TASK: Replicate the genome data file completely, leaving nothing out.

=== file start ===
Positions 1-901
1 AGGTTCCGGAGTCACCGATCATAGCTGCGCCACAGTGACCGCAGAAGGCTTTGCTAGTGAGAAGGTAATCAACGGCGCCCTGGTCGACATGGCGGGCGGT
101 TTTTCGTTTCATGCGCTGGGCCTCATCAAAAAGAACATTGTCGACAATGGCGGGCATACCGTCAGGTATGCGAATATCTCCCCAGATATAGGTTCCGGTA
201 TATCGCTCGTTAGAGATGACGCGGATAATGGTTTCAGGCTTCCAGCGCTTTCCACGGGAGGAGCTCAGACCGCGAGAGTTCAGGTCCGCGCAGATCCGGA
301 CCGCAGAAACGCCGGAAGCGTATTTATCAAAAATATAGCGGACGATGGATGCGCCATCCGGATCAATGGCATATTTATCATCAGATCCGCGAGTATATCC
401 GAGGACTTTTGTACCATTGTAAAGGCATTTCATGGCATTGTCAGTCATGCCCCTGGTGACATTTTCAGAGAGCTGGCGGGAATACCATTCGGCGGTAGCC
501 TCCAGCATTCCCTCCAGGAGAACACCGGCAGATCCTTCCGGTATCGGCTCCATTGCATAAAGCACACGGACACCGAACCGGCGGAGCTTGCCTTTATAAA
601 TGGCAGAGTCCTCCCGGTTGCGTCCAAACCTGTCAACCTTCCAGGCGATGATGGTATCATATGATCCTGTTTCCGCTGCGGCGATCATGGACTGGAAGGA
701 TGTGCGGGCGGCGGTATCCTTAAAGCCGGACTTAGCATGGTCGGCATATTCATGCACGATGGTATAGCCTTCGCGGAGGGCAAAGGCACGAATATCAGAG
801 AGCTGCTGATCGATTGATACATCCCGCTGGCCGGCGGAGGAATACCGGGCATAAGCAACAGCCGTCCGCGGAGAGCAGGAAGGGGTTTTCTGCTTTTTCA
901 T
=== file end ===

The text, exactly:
Positions 1-901
1 AGGTTCCGGAGTCACCGATCATAGCTGCGCCACAGTGACCGCAGAAGGCTTTGCTAGTGAGAAGGTAATCAACGGCGCCCTGGTCGACATGGCGGGCGGT
101 TTTTCGTTTCATGCGCTGGGCCTCATCAAAAAGAACATTGTCGACAATGGCGGGCATACCGTCAGGTATGCGAATATCTCCCCAGATATAGGTTCCGGTA
201 TATCGCTCGTTAGAGATGACGCGGATAATGGTTTCAGGCTTCCAGCGCTTTCCACGGGAGGAGCTCAGACCGCGAGAGTTCAGGTCCGCGCAGATCCGGA
301 CCGCAGAAACGCCGGAAGCGTATTTATCAAAAATATAGCGGACGATGGATGCGCCATCCGGATCAATGGCATATTTATCATCAGATCCGCGAGTATATCC
401 GAGGACTTTTGTACCATTGTAAAGGCATTTCATGGCATTGTCAGTCATGCCCCTGGTGACATTTTCAGAGAGCTGGCGGGAATACCATTCGGCGGTAGCC
501 TCCAGCATTCCCTCCAGGAGAACACCGGCAGATCCTTCCGGTATCGGCTCCATTGCATAAAGCACACGGACACCGAACCGGCGGAGCTTGCCTTTATAAA
601 TGGCAGAGTCCTCCCGGTTGCGTCCAAACCTGTCAACCTTCCAGGCGATGATGGTATCATATGATCCTGTTTCCGCTGCGGCGATCATGGACTGGAAGGA
701 TGTGCGGGCGGCGGTATCCTTAAAGCCGGACTTAGCATGGTCGGCATATTCATGCACGATGGTATAGCCTTCGCGGAGGGCAAAGGCACGAATATCAGAG
801 AGCTGCTGATCGATTGATACATCCCGCTGGCCGGCGGAGGAATACCGGGCATAAGCAACAGCCGTCCGCGGAGAGCAGGAAGGGGTTTTCTGCTTTTTCA
901 T